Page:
Using the Asset Pipeline Outside of Rails - CoffeeScript + Sass

In our upcoming Rails for Zombies 2 Code School course, we have a couple of challenges that make use of Rails 3.1 new Asset Pipeline. The Asset Pipeline is the thing in Rails that serves up your JavaScript, images, and stylesheets. But it can also compile CoffeeScript into JavaScript, or Sass into CSS.

And so we wanted to teach people a little bit of CoffeeScript/Sass in Rails for Zombies 2. But that means we have to have a way to test CoffeeScript/Sass. We accomplished this by extracting the bits in Rails 3.1 that implement the pipeline and used them to serve and compile CoffeeScript into JavaScript and Sass into CSS.

Creating a Custom Sprockets Environment

The Asset Pipeline is powered by the sprockets gem by Sam Stephenson. It hooks into the Rails stack by inserting a Rack App at the very top of your routes collection. When a request for an asset hits your app it will be “routed” to the sprockets environment. The relevant setup code in Rails is located here.

First you need to require sprockets and supporting gems. Just add this to your Gemfile:

gem 'sprockets', :git =>'git://'
gem 'coffee-script'
gem 'sass'

After running bundle install, we can create a new Sprockets::Environment, setting the path to the root of your project and a logger:

require 'bundler/setup'
Bundler.require # this will require all the gems in your Gemfile
assets = do |env|
  env.logger =

Next we need to tell the environment about the paths it should use to lookup assets from the file system. The simplest configuration would just be a single path to all your assets:


We need a way to call the sprockets rack app we just created. One easy way is to use rack/test:

# in Gemfile
gem 'rack-test'

# in project
session =

# Served asset /application.js - 404 Not Found

As you can see sprockets returned a 404 Not Found, because we haven’t actually created our file yet. To fix this, create a file in your assets directory, something like this:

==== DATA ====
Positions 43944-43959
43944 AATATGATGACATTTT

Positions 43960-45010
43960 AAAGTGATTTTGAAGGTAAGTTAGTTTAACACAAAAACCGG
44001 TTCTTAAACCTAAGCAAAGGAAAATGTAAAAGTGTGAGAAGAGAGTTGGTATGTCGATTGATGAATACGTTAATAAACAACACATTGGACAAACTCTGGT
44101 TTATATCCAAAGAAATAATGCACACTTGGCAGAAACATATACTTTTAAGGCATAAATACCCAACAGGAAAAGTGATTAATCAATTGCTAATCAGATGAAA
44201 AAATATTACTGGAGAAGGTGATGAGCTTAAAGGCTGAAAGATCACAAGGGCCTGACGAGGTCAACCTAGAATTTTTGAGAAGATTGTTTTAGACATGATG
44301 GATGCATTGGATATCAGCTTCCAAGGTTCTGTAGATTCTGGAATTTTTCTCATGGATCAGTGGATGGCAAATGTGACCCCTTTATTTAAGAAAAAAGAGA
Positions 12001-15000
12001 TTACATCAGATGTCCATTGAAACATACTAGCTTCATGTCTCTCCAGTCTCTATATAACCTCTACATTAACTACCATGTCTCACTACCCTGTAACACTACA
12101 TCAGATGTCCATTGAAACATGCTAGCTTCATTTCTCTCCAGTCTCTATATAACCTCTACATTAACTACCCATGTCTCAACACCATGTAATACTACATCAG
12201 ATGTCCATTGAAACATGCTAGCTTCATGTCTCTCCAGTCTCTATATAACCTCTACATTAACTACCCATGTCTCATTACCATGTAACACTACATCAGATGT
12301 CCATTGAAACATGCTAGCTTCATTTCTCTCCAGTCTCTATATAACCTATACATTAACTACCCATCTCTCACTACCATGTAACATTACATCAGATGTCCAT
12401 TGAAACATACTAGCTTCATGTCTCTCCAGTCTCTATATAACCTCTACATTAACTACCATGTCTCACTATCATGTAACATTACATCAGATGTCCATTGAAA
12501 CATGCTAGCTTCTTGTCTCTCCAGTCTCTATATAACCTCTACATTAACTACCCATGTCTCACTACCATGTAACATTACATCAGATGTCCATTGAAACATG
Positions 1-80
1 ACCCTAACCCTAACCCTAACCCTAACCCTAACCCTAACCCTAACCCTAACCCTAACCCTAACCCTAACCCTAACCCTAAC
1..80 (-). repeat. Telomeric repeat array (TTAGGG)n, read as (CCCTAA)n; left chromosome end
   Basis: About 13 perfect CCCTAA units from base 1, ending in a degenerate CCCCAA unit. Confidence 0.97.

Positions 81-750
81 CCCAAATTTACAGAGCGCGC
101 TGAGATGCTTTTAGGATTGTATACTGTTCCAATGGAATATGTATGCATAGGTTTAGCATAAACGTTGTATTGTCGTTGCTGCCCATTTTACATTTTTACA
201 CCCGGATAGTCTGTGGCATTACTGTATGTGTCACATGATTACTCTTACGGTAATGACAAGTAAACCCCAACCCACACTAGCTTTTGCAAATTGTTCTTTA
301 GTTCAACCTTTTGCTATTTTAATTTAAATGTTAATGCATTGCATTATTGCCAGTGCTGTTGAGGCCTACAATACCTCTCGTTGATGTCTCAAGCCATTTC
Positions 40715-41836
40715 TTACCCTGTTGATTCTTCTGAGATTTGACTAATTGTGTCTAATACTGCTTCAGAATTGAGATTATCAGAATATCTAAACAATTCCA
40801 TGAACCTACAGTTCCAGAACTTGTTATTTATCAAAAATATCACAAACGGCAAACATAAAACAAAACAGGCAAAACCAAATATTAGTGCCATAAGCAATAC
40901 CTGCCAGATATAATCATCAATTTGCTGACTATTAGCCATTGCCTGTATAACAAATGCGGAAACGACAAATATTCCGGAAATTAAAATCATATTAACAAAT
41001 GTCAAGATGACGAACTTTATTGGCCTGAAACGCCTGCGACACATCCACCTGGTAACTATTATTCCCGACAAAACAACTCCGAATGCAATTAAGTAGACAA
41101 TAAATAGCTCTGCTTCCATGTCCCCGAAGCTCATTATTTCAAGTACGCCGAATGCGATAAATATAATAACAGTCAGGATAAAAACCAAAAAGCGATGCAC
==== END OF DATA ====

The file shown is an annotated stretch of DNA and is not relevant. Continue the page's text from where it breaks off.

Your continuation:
$(document).ready ->

And use session to request it again:


That should return this beautifully compiled JavaScript:

(function() {
  $(document).ready(function() {
    return $('#foo').html("<p>bar</p>");

It gets cooler! You can stick an .erb on the end of the file and sprockets will run it through ERB before converting it to JavaScript. Try this:

# in
$(document).ready ->
  $('img').attr('src', "")

And request it again:

# NoMethodError: undefined method `asset_path'

Unfortunately that asset_path method isn’t defined like it is in Rails. But we can easily define our own helpers that can be used in our assets served with .erb preprocessing, like this:

module AssetHelpers
  def asset_path(name)

assets.context_class.instance_eval do
  include AssetHelpers

Now if you try the request again, you should get this result:

(function() {
  $(document).ready(function() {
    return $('img').attr('src', "/assets/lolwut.png");

We actually don’t have to change anything to serve Sass. Add an application.css.scss file to your assets directory and request it like before:

# application.css.scss
h2 {
  font-size: 10em;
  a {
    height: 64px;
    width: 50px;
    display: block;
# h2 {
  # font-size: 10em; }
# h2 a {
  # height: 64px;
  # width: 50px;
  # display: block; }


You can use this as a quick way to add the asset pipeline to Sinatra. Add gem 'sinatra' to your Gemfile and then add this sinatra route:

get '/assets/*' do
  new_env = env.clone
  new_env["PATH_INFO"].gsub!("/assets", "")

This will invoke the asset pipeline for all GET requests under /assets, so http://localhost/assets/application.css will serve the application.css.scss asset. (We had to modify the PATH_INFO, otherwise sprockets would look for assets under /assets/assets/, which isn’t what we want.)

That’s it! For all the code in this blog post check out this gist. In a future blog post, I’m going to show how to run that compiled JavaScript against a DOM using execjs-async and jsdom, all from the comfort of Ruby.

Update: Sprockets 2.0.0 was just released and it’s got some great new documentation in the README, make sure to check it out!

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Written By

Eric Allam

Filed under: Build

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